Schizophrenia In The Elderly
Imagine having no family history of mental illness and being highly functional for the first thirty years of your life. Imagine being very pretty and all the guys chasing you, replacing boyfriends left and right. Imagine meeting a handsome man who not only is a physician, but is employed by John’s Hopkins. Imagine everything falling in its place and not knowing what else to ask for in life, until your husband decides to get a divorce and schizophrenia decides to enter your life.
Environmental hits such as divorces may be strong enough to induce schizophrenia in those who are genetically prone. The problem is that we do not know who is genetically prone. After your husband slaps you with a divorce tag and schizophrenia parks itself in your mind, imagine becoming paranoid and delusional, believing that there is a government conspiracy at play.
You start to believe that the government has either recruited your husband or that he was in it all along. You then start experiencing auditory hallucinations of male government figures whispering random things in your mind. You also start to believe that your apartment is being gassed by the government, prompting you to frequently leave your place at random times.
When you finally get admitted into a psychiatric unit for stabilization and care, imagine starting to believe that the medications are altered by the government, the evidence being the different numbers engrained on the pills. Imagine believing that these altered medications are designed to harm you, when in fact they’re the best shot at getting you well again.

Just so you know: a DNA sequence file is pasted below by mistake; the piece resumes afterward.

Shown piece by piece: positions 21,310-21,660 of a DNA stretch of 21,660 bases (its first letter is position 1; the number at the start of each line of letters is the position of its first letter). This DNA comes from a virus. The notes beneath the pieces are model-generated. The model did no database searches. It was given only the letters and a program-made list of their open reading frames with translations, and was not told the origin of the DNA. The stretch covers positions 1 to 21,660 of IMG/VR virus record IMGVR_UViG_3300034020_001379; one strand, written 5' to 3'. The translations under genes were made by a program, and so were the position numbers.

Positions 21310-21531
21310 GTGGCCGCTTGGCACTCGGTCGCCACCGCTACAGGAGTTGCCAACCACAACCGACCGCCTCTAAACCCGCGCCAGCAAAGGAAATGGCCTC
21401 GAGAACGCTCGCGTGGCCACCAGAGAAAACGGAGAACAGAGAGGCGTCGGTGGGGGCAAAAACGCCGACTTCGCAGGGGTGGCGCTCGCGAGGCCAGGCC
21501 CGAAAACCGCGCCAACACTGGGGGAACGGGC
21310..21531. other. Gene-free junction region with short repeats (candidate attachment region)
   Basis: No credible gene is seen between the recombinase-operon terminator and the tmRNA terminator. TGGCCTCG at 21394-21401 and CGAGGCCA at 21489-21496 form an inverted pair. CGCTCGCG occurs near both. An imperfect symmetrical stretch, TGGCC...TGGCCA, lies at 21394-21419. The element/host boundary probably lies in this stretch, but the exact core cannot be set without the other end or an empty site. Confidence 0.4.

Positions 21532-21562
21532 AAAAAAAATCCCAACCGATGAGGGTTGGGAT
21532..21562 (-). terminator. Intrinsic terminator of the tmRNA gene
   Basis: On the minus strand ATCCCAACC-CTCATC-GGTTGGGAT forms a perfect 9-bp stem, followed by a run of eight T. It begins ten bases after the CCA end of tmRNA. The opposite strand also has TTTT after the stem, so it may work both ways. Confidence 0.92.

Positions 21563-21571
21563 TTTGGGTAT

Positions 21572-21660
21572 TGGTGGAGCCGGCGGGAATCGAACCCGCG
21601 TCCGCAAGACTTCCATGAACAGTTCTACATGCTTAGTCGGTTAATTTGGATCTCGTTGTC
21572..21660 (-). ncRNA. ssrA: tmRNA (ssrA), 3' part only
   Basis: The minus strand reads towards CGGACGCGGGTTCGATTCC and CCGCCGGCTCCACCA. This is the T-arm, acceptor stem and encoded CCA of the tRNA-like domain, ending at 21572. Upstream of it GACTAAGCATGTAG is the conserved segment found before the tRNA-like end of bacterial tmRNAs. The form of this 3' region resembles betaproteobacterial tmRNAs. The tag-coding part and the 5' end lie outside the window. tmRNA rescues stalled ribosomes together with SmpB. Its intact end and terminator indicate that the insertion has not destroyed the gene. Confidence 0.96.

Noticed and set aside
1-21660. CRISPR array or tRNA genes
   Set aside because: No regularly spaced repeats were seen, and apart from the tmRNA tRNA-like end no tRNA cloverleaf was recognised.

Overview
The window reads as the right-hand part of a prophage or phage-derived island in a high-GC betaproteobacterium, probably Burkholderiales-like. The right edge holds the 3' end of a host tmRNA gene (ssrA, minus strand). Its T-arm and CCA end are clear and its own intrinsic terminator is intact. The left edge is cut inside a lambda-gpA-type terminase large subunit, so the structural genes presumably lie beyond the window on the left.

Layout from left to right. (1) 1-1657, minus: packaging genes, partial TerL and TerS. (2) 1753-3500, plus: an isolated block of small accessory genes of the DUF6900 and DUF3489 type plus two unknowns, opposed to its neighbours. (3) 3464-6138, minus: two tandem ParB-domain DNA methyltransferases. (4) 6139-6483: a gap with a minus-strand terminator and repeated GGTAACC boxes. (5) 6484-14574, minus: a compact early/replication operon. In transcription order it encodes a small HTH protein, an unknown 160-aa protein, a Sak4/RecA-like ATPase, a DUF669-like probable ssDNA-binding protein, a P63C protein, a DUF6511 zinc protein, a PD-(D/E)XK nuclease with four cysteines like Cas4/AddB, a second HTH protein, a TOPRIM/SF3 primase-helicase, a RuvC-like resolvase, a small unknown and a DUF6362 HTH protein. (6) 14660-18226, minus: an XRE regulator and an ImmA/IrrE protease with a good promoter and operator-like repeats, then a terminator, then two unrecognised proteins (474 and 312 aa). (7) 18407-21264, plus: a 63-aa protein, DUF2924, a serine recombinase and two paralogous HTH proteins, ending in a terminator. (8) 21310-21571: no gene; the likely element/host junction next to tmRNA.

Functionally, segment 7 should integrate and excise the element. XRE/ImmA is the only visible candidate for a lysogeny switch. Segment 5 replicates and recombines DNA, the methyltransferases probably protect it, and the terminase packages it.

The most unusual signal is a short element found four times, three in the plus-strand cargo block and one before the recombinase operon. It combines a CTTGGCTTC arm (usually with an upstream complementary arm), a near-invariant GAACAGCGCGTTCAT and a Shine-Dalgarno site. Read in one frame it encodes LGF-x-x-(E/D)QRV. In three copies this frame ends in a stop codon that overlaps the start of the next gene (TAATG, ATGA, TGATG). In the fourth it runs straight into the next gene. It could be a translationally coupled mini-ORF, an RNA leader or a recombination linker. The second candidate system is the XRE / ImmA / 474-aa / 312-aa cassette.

Imagine turning against yourself but it’s not really you turning against yourself; your mental illness is doing it to you. This is called paranoia and delusional thinking and it’s worse when it’s directed toward yourself, such as not taking medications. Without medications, how can the schizophrenia ever be treated? It can’t. So the cycle repeats itself and you end up being hospitalized numerous times, sometimes resulting in the delusions going away and you accepting the medications.
But without consistent medication compliance, the delusions often return, reigniting the same cycle experienced for the last thirty to forty years. By this time, you’re already a senior citizen somewhere in an adult home, desiring to “escape this mess.” What I have just described above is one version of a psychiatric patient’s life experienced from childhood to elderly.
There are thousands of different versions of psychotic states of mind. Each person in this world has a different story when it comes to mental illness. That’s why it’s important that we listen carefully to each other every single day!
Are you listening?
Are you Ready? (This is Defeating Stigma Mindfully)